Environmental Engineering Reference
In-Depth Information
Collector Effi ciency
The effi ciency and effi ciency curve of a solar collector can be determined using the
three parameters
0 describes which portion of
sunlight is converted into heat by the absorber. The absorber itself or the front panel
of glass actually refl ects a portion of the sunlight before it can even be absorbed.
Depending on the type of collector, optical effi ciency is between 70 and 90%. The
two loss coeffi cients k 1 and k 2 indicate how high the heat loss is in the collector.
The hotter the collector is, the higher the heat loss and the less useful heat the col-
lector can emit. High loss coeffi cients also mean high heat loss. The formula for
collector effi ciency is as follows:
η
0 , k 1 and k 2 . The optical effi ciency
η
=−
k
Δ
ϑ
+⋅
k
Δ
ϑ
2
1
2
ηη
.
0
E
Here
indicates the temperature difference between the collector and the environ-
ment and E the intensity of the solar radiation.
With an ambient temperature of 25 °C and a collector temperature of 55 °C, the
result is a temperature difference of
Δ
ϑ
= 30 ° C, or 30 K. On a pleasant summer 's
day with a solar radiation intensity of E = 800 W/m 2 , the calculation of a fl at - plate
collector with an optical effi ciency of
Δ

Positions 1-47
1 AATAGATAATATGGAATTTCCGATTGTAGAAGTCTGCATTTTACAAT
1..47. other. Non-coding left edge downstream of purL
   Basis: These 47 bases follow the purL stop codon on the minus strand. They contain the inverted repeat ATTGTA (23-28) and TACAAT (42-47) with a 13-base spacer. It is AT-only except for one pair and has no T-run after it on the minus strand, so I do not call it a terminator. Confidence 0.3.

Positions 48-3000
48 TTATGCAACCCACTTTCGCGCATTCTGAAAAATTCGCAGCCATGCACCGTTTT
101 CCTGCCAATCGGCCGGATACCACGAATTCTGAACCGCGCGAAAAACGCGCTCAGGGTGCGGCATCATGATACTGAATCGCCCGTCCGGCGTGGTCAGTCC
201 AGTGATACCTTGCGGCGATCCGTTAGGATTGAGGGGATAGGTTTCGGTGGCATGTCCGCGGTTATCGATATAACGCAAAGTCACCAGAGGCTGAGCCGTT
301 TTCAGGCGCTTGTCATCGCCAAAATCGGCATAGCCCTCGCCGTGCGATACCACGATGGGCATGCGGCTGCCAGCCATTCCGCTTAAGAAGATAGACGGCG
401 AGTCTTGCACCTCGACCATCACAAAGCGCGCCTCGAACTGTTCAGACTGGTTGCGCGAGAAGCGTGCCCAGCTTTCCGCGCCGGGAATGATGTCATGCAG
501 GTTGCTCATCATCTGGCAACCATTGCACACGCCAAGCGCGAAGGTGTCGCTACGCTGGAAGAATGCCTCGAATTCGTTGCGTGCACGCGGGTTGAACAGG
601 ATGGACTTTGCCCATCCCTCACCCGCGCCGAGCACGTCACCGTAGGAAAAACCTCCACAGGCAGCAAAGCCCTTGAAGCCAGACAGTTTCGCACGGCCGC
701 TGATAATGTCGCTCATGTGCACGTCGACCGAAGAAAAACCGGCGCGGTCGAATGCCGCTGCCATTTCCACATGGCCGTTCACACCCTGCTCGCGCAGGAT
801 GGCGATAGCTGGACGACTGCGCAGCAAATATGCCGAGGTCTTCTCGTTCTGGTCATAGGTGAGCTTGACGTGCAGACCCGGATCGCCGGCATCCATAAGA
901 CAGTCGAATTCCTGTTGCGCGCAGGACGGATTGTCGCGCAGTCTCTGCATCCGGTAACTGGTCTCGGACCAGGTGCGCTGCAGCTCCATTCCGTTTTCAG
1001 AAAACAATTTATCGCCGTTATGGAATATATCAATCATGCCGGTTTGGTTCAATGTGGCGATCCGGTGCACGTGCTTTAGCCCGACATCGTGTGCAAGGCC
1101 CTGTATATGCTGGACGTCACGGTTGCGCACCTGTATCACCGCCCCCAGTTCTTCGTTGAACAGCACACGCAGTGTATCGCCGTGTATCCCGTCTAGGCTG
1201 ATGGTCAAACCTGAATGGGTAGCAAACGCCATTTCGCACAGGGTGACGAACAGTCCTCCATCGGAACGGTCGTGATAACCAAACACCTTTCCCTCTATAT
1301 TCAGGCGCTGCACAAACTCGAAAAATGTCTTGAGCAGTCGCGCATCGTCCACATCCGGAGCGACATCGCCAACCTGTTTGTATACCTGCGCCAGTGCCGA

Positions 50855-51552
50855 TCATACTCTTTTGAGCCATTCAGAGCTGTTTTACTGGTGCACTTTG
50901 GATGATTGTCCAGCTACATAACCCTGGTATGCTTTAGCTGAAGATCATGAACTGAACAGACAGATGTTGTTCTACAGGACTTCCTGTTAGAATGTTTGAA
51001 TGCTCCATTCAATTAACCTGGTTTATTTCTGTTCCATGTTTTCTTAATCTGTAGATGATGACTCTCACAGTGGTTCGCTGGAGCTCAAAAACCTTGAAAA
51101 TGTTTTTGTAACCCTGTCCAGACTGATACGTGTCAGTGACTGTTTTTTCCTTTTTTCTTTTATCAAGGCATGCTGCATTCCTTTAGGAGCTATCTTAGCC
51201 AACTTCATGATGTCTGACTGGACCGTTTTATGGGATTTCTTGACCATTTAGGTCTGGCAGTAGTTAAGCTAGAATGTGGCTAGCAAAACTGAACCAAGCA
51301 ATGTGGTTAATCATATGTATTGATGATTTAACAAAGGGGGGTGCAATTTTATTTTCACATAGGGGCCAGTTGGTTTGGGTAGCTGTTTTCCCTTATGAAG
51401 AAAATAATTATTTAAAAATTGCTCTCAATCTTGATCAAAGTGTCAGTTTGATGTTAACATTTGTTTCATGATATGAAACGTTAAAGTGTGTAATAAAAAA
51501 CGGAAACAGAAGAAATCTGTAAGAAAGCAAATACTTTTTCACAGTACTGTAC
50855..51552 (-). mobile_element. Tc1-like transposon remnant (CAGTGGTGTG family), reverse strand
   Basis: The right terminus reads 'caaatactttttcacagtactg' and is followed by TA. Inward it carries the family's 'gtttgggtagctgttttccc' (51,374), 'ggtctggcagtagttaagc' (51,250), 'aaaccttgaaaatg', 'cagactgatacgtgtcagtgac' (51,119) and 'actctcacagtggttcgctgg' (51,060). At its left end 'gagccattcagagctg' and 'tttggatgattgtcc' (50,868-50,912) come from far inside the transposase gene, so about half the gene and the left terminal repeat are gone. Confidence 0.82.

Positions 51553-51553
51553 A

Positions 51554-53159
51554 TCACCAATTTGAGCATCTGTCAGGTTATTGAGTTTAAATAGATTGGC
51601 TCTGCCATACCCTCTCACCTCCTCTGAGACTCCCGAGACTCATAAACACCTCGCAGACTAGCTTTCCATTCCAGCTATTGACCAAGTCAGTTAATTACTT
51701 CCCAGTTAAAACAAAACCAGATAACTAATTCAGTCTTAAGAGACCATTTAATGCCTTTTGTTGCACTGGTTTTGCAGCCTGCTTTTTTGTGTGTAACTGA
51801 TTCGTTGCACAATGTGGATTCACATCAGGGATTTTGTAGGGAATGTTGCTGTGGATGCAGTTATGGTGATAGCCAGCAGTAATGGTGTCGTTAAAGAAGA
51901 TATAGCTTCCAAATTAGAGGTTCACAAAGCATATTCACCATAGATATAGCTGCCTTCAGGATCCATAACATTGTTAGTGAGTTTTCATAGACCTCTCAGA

ϑ
0 = 0.8 and the loss coeffi cients k 1 = 3.97 W/
(m 2 K) and k 2 = 0.01 W/(m 2 K 2 ) gives a collector effi ciency of
η
2
08 3 97
.
30
K
+
0 01
.
(
30
K
)
W
mK
W
mK
2
2
2
η =−
.
=
064 64
. .
=
800
W
m
2
A collector 4.88 m 2 in size then supplies 2500 watts of power. This is suffi cient to
heat 100 litres of water from 33.5 °C to 55 °C in one hour.
The collector effi ciency curve describes the progression of effi ciency based on the
temperature difference between the collector and the environment (Figure 6.3). It
shows that effi ciency drops as the temperature rises until the collector reaches an
effi ciency of zero and fi nally cannot supply any more power.
Almost all thermal solar systems require storage in addition to a collector. There
are very few cases when the sun shines at exactly the same time as heat is needed.
Even a simple water tank can function as a thermal store and should be well insu-
lated to reduce heat loss. The storage size depends mainly on the heat requirement
and on how long the heat needs to be stored. Daytime storage cylinders for hot water
systems in single-family homes are designed to bridge a few days of demand and
usually only hold a few hundred litres. If, in addition to hot water, very large quanti-
ties of heat for heating are also to be stored, then seasonal heat storage cylinders
are required. These store heat in the summer and then release it again in the winter.
Large heat storage cylinders for small housing estates reach sizes of several hundred
or even thousand cubic metres. Large storage cylinders generally have less specifi c

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